Mr Colin Zarifi, man of mystery, dies
AFTER BEING in hospital in November and then being released to go home on December 17 it was a shock to hear of Colin's death on December 19. He was one of an ever decreasing number of characters and personalitites of the world of dogs. Having been born into a very wealthy family, Colin started with time and money to make his presence felt in the 1930s. With his beloved Nanny who was always there to keep an eye on him, a staff of 55 at one time, his variety kennel of English Setters, St Bernards, Danes, Dachshunds, Airedales, ETTs etc etc, became very well known.
In fact his interest in ETTs was still there right up to the end, with very lengthy telephone conversations between us about the breed and club of which he had been a member since 1934.
During the second world war he was secretary of Wimbledon Dog Club and ran very successful shows for charities and the war effort. Classes having quite regularly 50 to 130 entries. Evening shows had as many as 600 entries. The war over saw Colin on the General Committee of the Kennel Club in 1947 where he gave his usual witty and intelligent contribution. With usual good taste Colin decided that at this point he would retire from judging!
Having interests in South Africa, a number of years were spent there, Goldfields Showground has evidence of his contributions and then for about 18 years Monte Carlo was home.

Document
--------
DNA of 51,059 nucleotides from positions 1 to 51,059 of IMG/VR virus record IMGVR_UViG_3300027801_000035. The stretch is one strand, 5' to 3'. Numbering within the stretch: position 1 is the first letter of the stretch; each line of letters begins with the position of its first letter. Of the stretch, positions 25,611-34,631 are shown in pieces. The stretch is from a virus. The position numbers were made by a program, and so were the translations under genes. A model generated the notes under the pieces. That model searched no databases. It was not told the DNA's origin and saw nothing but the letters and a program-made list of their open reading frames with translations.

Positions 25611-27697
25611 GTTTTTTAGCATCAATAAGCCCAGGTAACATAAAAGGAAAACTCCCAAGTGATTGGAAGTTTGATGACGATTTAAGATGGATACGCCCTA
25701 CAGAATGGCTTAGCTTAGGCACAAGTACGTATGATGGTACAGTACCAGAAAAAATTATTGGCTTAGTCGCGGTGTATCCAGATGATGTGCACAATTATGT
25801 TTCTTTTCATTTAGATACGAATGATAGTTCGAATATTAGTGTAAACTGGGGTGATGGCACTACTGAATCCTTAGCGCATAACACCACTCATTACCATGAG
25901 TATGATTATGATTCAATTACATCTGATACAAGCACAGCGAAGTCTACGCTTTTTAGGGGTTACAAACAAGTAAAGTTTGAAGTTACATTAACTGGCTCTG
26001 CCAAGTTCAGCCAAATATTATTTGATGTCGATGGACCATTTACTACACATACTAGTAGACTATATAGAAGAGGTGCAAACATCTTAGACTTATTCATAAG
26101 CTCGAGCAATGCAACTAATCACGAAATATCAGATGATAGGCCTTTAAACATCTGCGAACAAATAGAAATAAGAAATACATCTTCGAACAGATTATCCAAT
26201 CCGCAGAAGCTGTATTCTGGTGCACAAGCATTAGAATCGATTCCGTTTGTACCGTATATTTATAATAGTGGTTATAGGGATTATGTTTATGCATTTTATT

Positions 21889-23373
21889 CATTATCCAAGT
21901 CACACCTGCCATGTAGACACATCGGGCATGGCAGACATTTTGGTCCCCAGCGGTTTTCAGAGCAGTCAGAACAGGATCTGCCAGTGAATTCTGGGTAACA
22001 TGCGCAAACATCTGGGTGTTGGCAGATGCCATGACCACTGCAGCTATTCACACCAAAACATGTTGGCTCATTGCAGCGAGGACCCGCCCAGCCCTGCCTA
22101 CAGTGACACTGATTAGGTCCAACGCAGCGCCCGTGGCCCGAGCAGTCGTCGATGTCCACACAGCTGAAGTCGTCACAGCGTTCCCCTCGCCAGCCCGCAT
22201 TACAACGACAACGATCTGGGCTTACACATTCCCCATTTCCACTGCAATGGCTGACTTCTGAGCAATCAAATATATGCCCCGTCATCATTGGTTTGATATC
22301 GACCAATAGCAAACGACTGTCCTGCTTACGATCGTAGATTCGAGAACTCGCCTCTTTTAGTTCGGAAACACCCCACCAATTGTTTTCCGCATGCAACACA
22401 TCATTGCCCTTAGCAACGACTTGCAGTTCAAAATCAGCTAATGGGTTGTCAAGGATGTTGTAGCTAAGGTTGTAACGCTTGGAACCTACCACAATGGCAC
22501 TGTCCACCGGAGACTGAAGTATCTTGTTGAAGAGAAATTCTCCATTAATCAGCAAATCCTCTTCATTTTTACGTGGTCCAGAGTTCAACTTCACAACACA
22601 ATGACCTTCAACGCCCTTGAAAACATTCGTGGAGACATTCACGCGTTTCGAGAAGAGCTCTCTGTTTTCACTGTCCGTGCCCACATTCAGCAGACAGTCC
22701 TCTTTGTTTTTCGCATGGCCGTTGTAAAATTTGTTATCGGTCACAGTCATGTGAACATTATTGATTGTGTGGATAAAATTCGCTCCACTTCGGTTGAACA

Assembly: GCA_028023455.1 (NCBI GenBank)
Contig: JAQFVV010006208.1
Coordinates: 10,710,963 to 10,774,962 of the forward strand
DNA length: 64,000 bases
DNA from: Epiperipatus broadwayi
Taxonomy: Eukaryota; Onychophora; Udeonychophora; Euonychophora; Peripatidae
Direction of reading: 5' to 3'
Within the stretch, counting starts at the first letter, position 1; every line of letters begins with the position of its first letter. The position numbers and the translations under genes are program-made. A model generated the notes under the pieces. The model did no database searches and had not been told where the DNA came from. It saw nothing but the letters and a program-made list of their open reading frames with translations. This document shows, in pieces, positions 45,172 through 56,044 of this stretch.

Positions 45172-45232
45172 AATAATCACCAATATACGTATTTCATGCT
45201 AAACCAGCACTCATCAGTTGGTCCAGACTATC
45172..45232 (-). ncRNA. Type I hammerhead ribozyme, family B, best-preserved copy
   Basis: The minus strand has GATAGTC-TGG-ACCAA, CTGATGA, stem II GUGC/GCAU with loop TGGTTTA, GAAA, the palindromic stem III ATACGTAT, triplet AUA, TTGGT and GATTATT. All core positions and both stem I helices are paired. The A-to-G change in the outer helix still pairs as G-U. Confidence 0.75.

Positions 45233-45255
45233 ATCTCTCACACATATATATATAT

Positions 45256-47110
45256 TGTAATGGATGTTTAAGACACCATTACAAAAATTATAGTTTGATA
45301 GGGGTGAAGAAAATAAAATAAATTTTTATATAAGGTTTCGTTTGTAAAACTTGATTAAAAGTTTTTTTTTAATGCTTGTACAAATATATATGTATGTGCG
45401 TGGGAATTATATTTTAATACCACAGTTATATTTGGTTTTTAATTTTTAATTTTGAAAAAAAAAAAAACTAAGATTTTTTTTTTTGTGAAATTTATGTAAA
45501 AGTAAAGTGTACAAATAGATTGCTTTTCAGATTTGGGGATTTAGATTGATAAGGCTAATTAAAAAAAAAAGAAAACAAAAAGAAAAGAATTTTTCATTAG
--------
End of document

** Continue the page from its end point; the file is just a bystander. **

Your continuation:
His lengthy discussions with his two pals Leo Wilson and Raymond Oppenheimer spearheaded him into journalism, I expect there are a lot of readers who will recall his very long and intelligent analysis of whatever subject he was addressing. Seeing this elderly gent with beard, flowing hair usually with a glass of some refreshment in hand, the modern exhibitor could be forgiven for not knowing the real chap.
About four years ago Sue and I decided to take Colin back to his old house 'Coledane' in Kent, for him to have his memories refreshed and see his old friends. He was delighted to see several and also to see the dog cemetery was intact. Then in a very round about trip back, we went to his old school in Shropshire only to find his gifts of first editions of Dickens and Somerset Maughan had been lost!!
With typical logic Colin shrugged his shoulders and said "well I probably would have lost them." I have lost a very dear eccentric old friend who was fiercley independent to the very last, and would be surprised to see his like again.